Treatment and unintended consequences
Flavin acknowledges that drug use in the home is not ideal, but separating mothers and children can be even worse. "The harm and damage done by separating a mother and child is hard to overstate," she said.
What Flavin would like to see instead is more treatment for mothers and less punitive action. The time when a woman learns that she's pregnant and decides that she wants to carry the baby to term is a vulnerable, meaningful time, she says.
"A lot of women are inspired to eat better during that time, to take better care of themselves." Those are the times when she is most open to help and support, and the threats of arrest or having her children taken away is a deterrent. "Threats won't deter her from taking drugs, but they will deter her from going to the doctor," she says.
Twenty states have blocked the use of criminal child abuse or related laws against pregnant women, and the American College of Obstetricians and Gynecolologists states that "incarceration or threat of incarceration have proved to be ineffective in reducing the incidence of alcohol or drug abuse."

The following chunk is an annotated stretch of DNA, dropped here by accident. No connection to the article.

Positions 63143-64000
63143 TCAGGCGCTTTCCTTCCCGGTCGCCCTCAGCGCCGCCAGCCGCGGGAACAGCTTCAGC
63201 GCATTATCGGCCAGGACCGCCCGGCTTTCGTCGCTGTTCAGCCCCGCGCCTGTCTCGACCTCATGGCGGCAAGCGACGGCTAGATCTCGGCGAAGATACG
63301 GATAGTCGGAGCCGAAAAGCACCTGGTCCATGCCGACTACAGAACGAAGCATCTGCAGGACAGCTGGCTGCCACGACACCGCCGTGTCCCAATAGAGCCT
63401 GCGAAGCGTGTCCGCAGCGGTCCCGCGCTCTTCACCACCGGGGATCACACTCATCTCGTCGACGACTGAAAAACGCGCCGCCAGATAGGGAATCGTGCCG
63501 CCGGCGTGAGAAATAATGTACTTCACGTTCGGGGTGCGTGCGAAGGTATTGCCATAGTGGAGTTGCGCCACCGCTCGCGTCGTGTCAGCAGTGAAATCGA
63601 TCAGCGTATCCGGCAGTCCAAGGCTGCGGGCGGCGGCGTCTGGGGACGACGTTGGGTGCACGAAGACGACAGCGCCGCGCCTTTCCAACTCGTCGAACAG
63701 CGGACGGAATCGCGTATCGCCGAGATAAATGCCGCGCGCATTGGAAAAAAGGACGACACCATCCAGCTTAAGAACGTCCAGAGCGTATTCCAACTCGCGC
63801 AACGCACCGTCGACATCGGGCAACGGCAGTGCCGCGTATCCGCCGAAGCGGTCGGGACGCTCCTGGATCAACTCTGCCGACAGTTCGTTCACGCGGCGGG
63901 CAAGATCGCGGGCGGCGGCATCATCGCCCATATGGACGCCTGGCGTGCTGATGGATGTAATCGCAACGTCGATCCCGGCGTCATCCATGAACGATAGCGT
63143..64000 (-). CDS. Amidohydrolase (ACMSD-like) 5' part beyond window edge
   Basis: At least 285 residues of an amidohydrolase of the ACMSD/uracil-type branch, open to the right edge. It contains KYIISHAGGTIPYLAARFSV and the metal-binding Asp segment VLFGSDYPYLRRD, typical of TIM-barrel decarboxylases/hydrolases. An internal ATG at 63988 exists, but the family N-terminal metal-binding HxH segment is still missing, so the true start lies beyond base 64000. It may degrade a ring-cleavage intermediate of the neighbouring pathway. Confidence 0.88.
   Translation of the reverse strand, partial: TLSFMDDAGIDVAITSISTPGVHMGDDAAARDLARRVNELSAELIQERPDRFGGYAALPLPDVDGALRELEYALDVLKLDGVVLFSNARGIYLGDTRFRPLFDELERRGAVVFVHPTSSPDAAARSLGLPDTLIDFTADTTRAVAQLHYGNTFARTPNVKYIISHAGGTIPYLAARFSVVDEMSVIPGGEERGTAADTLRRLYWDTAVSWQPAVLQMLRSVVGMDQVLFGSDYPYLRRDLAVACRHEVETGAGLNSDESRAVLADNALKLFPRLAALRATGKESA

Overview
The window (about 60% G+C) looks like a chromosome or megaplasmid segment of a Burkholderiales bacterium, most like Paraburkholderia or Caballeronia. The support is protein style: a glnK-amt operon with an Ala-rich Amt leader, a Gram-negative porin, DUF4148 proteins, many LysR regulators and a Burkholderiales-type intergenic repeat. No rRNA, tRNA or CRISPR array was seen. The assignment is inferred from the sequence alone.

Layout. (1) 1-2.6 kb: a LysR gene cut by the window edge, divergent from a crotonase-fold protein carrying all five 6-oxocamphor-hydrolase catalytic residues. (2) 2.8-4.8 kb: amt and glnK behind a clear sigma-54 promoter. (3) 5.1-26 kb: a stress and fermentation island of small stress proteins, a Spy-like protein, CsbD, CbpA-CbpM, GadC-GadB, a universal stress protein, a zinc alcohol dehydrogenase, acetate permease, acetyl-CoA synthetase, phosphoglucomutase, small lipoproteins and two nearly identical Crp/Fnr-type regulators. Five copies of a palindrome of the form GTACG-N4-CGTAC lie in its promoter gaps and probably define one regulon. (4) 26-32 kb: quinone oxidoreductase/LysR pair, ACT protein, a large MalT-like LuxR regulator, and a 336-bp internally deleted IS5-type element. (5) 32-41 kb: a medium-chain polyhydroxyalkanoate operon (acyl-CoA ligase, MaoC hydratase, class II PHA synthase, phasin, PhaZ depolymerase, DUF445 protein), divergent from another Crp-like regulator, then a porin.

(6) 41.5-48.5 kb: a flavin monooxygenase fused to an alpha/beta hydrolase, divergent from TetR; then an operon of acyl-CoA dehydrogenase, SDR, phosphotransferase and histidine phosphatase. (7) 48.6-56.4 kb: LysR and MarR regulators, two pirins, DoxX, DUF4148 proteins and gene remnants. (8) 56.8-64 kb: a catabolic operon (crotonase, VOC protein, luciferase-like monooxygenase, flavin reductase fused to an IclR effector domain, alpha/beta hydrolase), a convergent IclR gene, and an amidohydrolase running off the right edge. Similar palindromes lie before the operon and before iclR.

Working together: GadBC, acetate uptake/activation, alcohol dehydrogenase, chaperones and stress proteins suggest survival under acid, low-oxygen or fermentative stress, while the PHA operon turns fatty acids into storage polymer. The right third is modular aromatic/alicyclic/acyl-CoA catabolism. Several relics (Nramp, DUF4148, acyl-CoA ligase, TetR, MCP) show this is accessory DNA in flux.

Punitive measures are especially unfortunate, says Flavin, because often they target families that are suffering from the stresses and complications of poverty in the first place.
"I wish that we would insist that our responses were based on evidence and science rather than stimgma, and think about the impact on the most socially vulnerable people when we are passing these laws," she says. "It bothers me that when a woman might be most open to services and help, our responses are the most harsh."